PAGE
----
Bracing for the Correction
Bracing for the Correction
We often hear on the business news channels and in the business press about companies, industries, and even market segments going through correction periods. Sometimes the phenomenon is described as downsizing, but behind the journalese or corpspeak, it is a correction, plain and simple.
The entertainment industry, with an emphasis on the feature film market, could be entering such a correction period in the not too distant future, if indeed we are not already there. For months now headlines have announced that some of the blockbuster or tentpole movies are not tracking well in market research and some have underperformed at the box office.
While box office gyrations are not unusual, when it happens to several very expensive movies, it becomes a trend, or at least the strong beginnings of one.
With budgets for major movies reaching $150 – $250 million or more before marketing and distribution costs, the revenue needs to flow in from all sources in order to turn a profit for the investors.
Even with the box office in #2 country China up 27% for the first half of 2013, according to Variety, locally produced movies were responsible for 63% of its marketshare. US box office as of this writing is approximately at a breakeven point over last year on a year to date basis.
US studios and other global producers and distributors rely on global revenue to help reach profitability. International revenue, for example, is now about 70 – 80% of the global total, with North America, the #1 territory, accounting for the balance. The same percentages relate to downstream revenue sources as well.
Even with the expanding markets outside of North America, roughly 65 – 70% of the movies made lose money for their investors. Studios rely on their slates, so that the few that earn profits make up for the many that lose.
Some of what is occurring in 2013 is very reminiscent of what occurred in the mid – late 90s.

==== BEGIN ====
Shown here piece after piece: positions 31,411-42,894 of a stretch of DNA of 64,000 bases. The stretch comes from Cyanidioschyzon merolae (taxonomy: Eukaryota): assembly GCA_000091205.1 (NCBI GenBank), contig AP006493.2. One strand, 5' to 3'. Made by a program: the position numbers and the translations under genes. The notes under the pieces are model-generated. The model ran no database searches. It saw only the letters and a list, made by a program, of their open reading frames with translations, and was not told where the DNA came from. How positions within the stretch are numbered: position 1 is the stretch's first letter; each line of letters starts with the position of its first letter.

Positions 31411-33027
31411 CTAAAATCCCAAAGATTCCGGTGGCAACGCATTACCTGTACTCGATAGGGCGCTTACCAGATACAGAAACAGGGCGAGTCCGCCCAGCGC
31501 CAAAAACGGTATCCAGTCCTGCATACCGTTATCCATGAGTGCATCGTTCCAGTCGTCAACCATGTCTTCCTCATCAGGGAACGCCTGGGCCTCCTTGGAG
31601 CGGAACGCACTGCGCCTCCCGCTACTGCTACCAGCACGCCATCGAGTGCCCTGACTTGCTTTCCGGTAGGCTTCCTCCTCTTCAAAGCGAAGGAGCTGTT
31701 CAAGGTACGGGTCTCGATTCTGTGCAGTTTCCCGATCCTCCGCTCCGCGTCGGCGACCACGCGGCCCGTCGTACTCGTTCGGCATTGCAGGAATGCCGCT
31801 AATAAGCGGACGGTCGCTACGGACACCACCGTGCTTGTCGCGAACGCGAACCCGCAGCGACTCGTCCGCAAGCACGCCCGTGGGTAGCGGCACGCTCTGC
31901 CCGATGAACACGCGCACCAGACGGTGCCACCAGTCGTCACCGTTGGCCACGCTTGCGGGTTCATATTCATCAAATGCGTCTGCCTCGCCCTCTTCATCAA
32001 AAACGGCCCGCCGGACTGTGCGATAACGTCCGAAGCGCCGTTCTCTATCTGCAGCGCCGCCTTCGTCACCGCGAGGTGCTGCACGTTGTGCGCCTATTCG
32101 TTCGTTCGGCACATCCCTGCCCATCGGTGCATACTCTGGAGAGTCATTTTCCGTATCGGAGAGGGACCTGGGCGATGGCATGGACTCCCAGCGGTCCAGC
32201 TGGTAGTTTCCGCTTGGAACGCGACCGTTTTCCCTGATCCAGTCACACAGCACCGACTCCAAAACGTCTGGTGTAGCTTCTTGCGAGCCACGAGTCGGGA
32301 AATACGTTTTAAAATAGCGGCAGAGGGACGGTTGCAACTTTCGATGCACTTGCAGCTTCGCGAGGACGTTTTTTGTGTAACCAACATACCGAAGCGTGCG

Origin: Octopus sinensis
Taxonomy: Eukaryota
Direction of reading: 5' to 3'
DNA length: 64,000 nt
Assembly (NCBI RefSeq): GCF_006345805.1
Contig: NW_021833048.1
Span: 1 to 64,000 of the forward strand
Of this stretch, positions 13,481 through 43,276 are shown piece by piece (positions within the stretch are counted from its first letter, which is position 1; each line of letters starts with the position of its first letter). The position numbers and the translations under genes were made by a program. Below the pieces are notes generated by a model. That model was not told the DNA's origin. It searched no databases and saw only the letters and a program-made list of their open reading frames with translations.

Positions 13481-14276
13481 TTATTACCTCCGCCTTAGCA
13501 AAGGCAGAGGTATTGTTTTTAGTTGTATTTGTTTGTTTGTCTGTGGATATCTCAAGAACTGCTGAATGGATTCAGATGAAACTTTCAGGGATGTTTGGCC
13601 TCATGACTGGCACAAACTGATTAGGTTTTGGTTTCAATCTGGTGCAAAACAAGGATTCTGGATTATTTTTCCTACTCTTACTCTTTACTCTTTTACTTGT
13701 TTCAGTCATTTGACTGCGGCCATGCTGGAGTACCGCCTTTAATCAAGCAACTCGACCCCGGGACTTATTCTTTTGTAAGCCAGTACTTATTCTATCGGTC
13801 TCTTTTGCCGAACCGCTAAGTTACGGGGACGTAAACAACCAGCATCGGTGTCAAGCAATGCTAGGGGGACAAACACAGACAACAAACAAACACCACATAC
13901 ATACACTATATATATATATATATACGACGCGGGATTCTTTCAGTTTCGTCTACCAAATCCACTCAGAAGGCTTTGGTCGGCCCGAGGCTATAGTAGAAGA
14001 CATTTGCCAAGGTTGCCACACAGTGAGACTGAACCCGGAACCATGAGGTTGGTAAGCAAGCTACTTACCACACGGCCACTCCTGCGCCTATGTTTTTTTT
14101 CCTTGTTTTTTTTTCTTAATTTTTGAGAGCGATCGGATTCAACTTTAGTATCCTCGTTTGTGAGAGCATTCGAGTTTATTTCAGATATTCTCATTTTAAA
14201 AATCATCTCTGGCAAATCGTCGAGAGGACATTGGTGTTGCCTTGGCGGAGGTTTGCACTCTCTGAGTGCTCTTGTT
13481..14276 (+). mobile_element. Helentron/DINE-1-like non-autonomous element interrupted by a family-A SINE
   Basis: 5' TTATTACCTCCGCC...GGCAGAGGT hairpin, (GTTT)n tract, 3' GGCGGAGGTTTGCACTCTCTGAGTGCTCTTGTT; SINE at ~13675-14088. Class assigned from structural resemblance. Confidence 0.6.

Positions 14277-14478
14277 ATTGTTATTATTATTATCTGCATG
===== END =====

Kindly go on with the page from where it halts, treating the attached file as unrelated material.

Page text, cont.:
So how does that relate to the possibility of a correction?
In the mid 90s, on the coattails of breakthrough visual effects heavy movies Terminator 2 and Jurassic Park, all of the studios and many independents rushed to put big event movies into production, thinking that major visual effects extravaganzas would result in Jurassic Park and T2 size box offices.
Unfortunately, they did not do the same level of business taken as a whole, notwithstanding many being visually spectacular, but often lacking the fundamentals of story and character.
The visual effects industry expanded rapidly at this time, with studios and facilities built to handle the frenzy of product coming to market.
As a result, during this time period, several Hollywood studios began their downsizing efforts, beginning to decrease the number of movies put into production each year and relying increasingly on third parties for some of the budget money on those they did produce. Independent filmmaking grew during this time, but as is commonly known, independent budgets are not studio size budgets.
It is probable that there will be another round of decreases, or corrections, in the number of movies being made and it is further likely that there will be belt tightening as well to keep the public companies’ numbers where the Street expects/wants them to be.
This could easily include reductions in studio staffing in production and distribution.
This will also have a profound effect on the entire supply chain, from the number of actors, directors, producers and writers working to the amount spent on other below the line staffing and on to post production, with an emphasis on visual effects as a major line item.
Decreased budgets will also most likely increase the reliance on producing in incentive states and territories. Rebates contribute to the bottom line, even if revenues do not.
The widely reported travails of the US visual effects industry’s collapse, a financial morass according to some, means that work will continue to expand in territories where the incentives and/or lower labor rates are in place.
While many bemoan the US based visual effects companies that have gone out of business due to the foregoing, it is also generally known that many have the artistic and technology skills, but just do not have the required business and administrative skills. We have seen way too many tombstones as a result.